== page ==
Concussions be damned: my son can play football if he wants

Jason Green, Staff Reporter

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Recently San Francisco 49ers linebacker Chris Borland retired after only one season in the National Football League. Borland cited recent studies, which show the adverse effects of playing football on a person’s brain as the main reason. He also said that he had experienced numerous traumas throughout his career.

The studies Borland references are everywhere these days. The NFL is aware of the problem and has taken steps to improve the safety of the game, but football is inherently violent. That cannot be changed.

The NFL is in the process of paying out a rumored $1 billion in order to compensate all of the retired NFL players who will face post-traumatic brain injury problems during their lives.

Several articles have recently predicted the impending end of the NFL as the public and players become more aware of the inherent risks. Part of the reason that people think the NFL cannot survive is that parents, who become aware of the risks, will not allow their children to play football.

I do not necessarily agree with this belief, mainly because there will always be families who see their kid’s football prowess as a means of escaping poverty or escaping the middle-class life.

As a parent, I have to answer the football question myself. My son has recently become obsessed with pick-up football and asks me often to play football with him at the park. After all, I played football most of my life and throughout high school.

Why would I not want my son to pick up some of his old man’s football acumen?

That is where this whole thing gets kind of tough for me. I have a very unique perspective on concussions and traumatic brain injury as a whole.

I am a retired veteran of the wars in Iraq and Afghanistan. While surviving several, very close, blasts and one big fall, I came home with daily headaches, dizziness and occasional nausea. I was diagnosed with TBI upon my retirement and am still being treated for the symptoms. I have been told by several doctors that the concussions that I received playing football in my younger days made me predisposed to more concussions during my deployments.

I approach the concussion issue from a few different angles because of my past experiences. Would I let my son play football? Yes, I would.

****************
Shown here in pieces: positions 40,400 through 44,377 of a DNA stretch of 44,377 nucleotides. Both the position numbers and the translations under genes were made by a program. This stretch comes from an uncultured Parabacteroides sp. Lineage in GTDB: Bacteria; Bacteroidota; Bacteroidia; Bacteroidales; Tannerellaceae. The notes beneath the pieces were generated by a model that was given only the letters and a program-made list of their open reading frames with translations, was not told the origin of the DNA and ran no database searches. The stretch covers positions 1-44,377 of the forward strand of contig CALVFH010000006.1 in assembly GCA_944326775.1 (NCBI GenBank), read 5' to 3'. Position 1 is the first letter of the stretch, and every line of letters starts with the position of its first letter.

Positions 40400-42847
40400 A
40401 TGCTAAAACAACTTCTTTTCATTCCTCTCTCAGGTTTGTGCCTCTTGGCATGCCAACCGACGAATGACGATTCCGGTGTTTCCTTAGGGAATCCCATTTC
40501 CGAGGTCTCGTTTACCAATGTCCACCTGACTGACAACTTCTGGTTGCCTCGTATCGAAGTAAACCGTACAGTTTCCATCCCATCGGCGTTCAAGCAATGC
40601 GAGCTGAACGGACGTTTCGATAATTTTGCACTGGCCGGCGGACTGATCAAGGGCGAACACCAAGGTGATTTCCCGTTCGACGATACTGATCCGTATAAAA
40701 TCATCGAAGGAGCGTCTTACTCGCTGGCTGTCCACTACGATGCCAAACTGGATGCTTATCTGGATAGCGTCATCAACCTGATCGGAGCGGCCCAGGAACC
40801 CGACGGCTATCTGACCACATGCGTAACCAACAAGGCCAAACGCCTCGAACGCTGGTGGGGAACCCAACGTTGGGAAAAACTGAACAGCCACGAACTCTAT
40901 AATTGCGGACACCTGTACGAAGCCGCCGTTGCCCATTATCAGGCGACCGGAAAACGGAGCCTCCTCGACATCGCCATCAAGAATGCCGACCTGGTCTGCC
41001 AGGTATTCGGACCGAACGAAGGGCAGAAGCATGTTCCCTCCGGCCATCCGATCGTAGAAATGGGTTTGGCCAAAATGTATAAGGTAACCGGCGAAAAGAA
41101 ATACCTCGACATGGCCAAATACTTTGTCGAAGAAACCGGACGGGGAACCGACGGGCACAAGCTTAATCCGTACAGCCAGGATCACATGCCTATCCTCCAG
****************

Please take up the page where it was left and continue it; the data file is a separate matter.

Sounds crazy, right? Why would someone who suffers from frequent blinding migraines do that to their child? Do I not love him? Of course, I do.

I fought for the rights that every American holds sacred during my time in the Army and blah, blah, blah, blah. Just kidding. I’m not that kind of guy. I didn’t fight for the right of anyone to play football.

I am very proud of how good I am at my job right now and what a great student I am. I had a work ethic instilled in me by the U.S. Army and it has carried over into my post-Army life—so have the headaches and all of that good stuff, but I wouldn’t trade it for the world.

I also wouldn’t trade the time I spent playing sports throughout my childhood.

I excelled in my training as a 17 year old not only because of my conditioning from athletics, but also my drive to succeed. Nothing was ever handed to me in sports. Everything I wanted, I had to go take it from someone else. These are characteristics that are missing from a lot of people I run into today—the will to win, the drive to succeed, etc.

Do I want my son to choose to play football? No, I would rather not. He plays soccer, basketball and baseball right now. Would I care if down the road he decided to pick up tackle football as his main sport? No, not really.

Sports will be what helps shape him—along with my leadership.

I will tell him all about my concussions and the headaches. I will also tell him why I succeeded in my job and in college. It is up to him to decide. He will be his own man.

I would hope that I have brought him up well enough to love himself as much as Chris Borland does–if not himself, then maybe his own future son. I loved my family enough to get out of the Army when offered the opportunity and I would never fault someone like Borland—or my son—for doing what he thinks is right.

Jason Green may be reached at [email protected]